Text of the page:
Since 2018 brought us contentious and divisive midterms, it not surprising that solidarity movements played out over social media with slightly more of an edge than they did in 2017 or 2016. This year, the social campaigns that grabbed us expressed a new level of urgency, around social equality, human rights, health issues. So, buckle up for our review of this year’s most impactful social campaigns. Let’s see what we can learn from them.

5 Best Social Campaigns of 2018

1. #BelieveWomen (Related: #BelieveSurvivors, #HearMeToo)

One of the best reasons to keep an eye on social campaigns is that they often mirror issues our nation is grappling with. That’s why it wasn’t surprising that #BelieveWomen, #BelieveSurvivors, and #HearMeToo were trending around the Brett Kavanaugh Supreme Court hearings. Seen as a natural progeny of last year’s #MeToo movement, the hashtag was used to express solidarity with Dr. Ford when she came before a judicial committee (and the whole nation) to recount an alleged attempted rape by Supreme Court candidate Kavanaugh. Eloquent, yet nervous, Dr. Ford unflinchingly answered questions. And while her appearance was seen as partisan by the GOP, it would be difficult to listen to her testimony and not see the toll that experience has left on her. Many women chimed in with personal stories of assault, attempted assault, support, and solidarity. 

To say that #BelieveWomen made an impact in a short time period would be an understatement. The clamor of voices made mainstream publications, such as the New Yorker, take notice. 

2. #registertovote and #becounted

Presidents often face an indictment of their administration during the midterms following their election. This one was no different. Democrats led the charge in mobilizing voters to allow voices to be heard during the 2018 election cycle. With a comprehensive strategy that had a heavy social media component and a legion of volunteers, the goal was to galvanize communities of color, ex-convict populations, and other disenfranchised voters to take part in the elections and elect officials aligned with their best interests. And it worked! This election had the highest turnout of any in the last century with 50.1%.

3. #familiesbelongtogether (Related: #childrendonotbelongincages, @RaicesTexas)

In spring of this year, images went viral of detained children lying on concrete floors behind wire fences in an otherwise anonymous building. Turns out these specific images were four years old, and sparked not only outrage but a debate on the evolution of an ongoing human rights crisis. Most notably, children were increasingly separated at the border from their asylum-seeking parents and placed in makeshift facilities without freedom of movement or choice. @RaicesTexas picked up the spark and mobilized donations for legal costs.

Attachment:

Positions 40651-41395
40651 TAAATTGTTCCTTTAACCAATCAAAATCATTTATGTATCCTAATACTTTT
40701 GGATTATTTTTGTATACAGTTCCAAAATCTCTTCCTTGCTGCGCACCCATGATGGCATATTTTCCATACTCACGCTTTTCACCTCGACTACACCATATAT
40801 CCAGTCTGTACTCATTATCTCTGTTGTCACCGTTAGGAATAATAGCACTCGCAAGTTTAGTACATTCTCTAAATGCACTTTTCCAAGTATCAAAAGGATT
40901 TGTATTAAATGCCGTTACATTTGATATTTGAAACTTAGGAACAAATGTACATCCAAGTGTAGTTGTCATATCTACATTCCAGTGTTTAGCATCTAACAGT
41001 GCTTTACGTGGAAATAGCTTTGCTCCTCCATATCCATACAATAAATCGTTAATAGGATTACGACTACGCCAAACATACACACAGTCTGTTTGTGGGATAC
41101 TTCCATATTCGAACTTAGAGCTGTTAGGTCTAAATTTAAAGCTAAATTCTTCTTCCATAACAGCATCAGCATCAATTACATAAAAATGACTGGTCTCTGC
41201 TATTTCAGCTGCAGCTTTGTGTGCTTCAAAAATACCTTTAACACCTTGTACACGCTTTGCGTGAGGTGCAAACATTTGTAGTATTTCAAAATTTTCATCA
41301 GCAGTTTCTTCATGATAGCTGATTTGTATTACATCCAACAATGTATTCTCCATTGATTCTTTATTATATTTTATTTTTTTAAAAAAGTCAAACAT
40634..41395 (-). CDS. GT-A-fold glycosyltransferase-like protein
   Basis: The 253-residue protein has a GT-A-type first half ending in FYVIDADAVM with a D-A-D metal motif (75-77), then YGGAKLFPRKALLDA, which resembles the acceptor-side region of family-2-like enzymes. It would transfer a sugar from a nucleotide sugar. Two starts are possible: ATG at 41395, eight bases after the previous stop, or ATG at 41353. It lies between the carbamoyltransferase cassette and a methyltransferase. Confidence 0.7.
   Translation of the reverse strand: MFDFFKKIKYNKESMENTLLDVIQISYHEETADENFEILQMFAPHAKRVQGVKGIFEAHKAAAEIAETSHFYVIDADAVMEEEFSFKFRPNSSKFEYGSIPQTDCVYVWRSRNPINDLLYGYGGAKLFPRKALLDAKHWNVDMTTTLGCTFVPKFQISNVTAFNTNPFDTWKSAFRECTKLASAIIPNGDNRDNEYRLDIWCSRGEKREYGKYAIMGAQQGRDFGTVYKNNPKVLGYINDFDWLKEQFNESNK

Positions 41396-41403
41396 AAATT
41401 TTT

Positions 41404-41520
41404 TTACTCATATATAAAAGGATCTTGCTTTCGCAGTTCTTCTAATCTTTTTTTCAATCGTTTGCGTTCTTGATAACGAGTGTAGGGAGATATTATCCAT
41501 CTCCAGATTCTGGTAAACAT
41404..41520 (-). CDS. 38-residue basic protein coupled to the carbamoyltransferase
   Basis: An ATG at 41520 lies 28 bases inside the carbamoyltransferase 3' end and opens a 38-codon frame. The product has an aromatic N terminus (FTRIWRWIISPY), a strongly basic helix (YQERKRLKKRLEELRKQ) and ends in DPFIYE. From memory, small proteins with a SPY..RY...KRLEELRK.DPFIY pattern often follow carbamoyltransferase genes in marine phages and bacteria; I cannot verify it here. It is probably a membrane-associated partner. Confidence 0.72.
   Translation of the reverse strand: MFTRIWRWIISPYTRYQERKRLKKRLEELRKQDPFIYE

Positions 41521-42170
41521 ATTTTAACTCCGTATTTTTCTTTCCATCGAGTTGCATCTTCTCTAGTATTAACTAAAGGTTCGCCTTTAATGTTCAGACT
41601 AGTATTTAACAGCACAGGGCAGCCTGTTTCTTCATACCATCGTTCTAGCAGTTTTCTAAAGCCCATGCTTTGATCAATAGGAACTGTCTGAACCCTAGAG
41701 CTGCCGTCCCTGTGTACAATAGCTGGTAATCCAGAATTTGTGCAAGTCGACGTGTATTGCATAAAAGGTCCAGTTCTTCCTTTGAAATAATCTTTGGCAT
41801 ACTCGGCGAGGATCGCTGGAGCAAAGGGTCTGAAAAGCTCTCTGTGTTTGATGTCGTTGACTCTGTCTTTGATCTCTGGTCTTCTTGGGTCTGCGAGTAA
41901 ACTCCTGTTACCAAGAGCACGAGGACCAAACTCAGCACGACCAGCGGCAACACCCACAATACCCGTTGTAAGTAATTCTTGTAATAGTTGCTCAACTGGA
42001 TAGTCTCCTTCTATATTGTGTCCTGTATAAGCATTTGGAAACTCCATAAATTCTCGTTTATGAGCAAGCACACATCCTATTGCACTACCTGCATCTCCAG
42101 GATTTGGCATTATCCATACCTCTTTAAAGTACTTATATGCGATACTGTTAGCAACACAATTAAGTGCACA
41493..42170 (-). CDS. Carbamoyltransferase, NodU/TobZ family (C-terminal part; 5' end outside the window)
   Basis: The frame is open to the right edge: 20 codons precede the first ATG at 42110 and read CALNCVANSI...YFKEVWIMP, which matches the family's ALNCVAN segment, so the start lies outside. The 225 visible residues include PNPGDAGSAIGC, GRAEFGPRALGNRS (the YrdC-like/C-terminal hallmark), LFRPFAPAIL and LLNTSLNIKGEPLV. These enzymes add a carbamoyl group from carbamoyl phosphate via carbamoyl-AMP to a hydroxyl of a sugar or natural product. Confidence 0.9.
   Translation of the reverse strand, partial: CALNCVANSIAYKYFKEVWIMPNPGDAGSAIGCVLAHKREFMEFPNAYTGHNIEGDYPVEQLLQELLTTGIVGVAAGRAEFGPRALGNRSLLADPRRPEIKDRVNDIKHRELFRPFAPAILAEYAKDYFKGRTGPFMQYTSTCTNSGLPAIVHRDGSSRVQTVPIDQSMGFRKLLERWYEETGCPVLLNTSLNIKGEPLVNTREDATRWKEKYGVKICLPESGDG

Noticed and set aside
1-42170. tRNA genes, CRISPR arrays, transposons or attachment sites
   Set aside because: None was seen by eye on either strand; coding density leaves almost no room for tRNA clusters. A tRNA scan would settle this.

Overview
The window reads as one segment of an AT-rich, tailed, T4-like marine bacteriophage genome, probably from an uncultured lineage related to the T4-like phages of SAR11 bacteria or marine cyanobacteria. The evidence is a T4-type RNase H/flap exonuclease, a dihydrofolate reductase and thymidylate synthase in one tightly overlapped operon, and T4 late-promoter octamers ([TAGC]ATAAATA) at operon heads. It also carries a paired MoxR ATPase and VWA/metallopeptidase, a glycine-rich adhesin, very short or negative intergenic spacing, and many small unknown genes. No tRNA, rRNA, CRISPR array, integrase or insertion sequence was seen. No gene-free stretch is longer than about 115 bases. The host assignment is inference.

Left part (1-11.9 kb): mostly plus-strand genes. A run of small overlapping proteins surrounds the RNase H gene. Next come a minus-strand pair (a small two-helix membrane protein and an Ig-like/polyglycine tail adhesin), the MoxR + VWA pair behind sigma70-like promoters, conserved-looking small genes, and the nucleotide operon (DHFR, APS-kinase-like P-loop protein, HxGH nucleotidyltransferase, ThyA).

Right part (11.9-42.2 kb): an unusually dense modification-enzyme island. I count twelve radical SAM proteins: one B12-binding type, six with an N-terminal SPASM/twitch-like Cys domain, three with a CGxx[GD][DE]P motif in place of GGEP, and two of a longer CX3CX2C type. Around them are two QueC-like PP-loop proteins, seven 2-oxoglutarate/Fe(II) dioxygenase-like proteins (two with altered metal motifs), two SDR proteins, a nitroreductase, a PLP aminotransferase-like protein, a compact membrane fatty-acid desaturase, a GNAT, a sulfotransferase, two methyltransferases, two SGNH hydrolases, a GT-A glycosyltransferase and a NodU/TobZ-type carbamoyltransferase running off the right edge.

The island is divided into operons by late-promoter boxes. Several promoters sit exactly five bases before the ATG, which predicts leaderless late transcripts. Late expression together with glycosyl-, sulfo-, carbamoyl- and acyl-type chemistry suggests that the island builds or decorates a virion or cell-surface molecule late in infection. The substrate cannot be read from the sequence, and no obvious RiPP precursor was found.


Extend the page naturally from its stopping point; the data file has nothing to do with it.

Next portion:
4. #NotOneMore (Related: @everytown, #gunviolenceprotection, #gunsafety, #disarmhate, #GunSenseMajority, #WearOrange, #EndGunViolence, #StudentsDemandAction)

School shootings are a little too commonplace these days. That’s why the students of Marjory Stoneman Douglas High School in Parkland, Florida are angry that this particular American tragedy visited their campus on Valentine’s Day this year.  Much like #familesbelongtogether this cause has an associated nonprofit @everytown and multiple hashtags that are used in conjunction with the movement, most notably the poignant #NotOneMore. (If it isn’t obvious referencing the belief that even one more school shooting is too much.)

5. #TransRightsAreHumanRights (Related: #WeWontBeErased, #lgbtqia, #genderfluid, #theythem)

On October 21, The New York Times published a piece about a memo they obtained that outlined an effort by the Department of Health and Human Services to establish a legal definition of sex under Title IX, the federal civil rights law that bans gender discrimination in education programs that receive government financial assistance.

In its memo, the department argued that key government agencies needed to adopt an explicit and uniform definition of gender as determined “on a biological basis that is clear, grounded in science, objective and administrable.” The agency proposed the definition of sex as either male or female, unchangeable, and determined by genitals that a person is born with. Any dispute about one’s sex would have to be clarified using genetic testing. Unsurprisingly, the response on social media was swift, as were the organized spontaneous rallies. Many in the LGBTQIA took it as a signal that the administration was further wearing away human rights protections.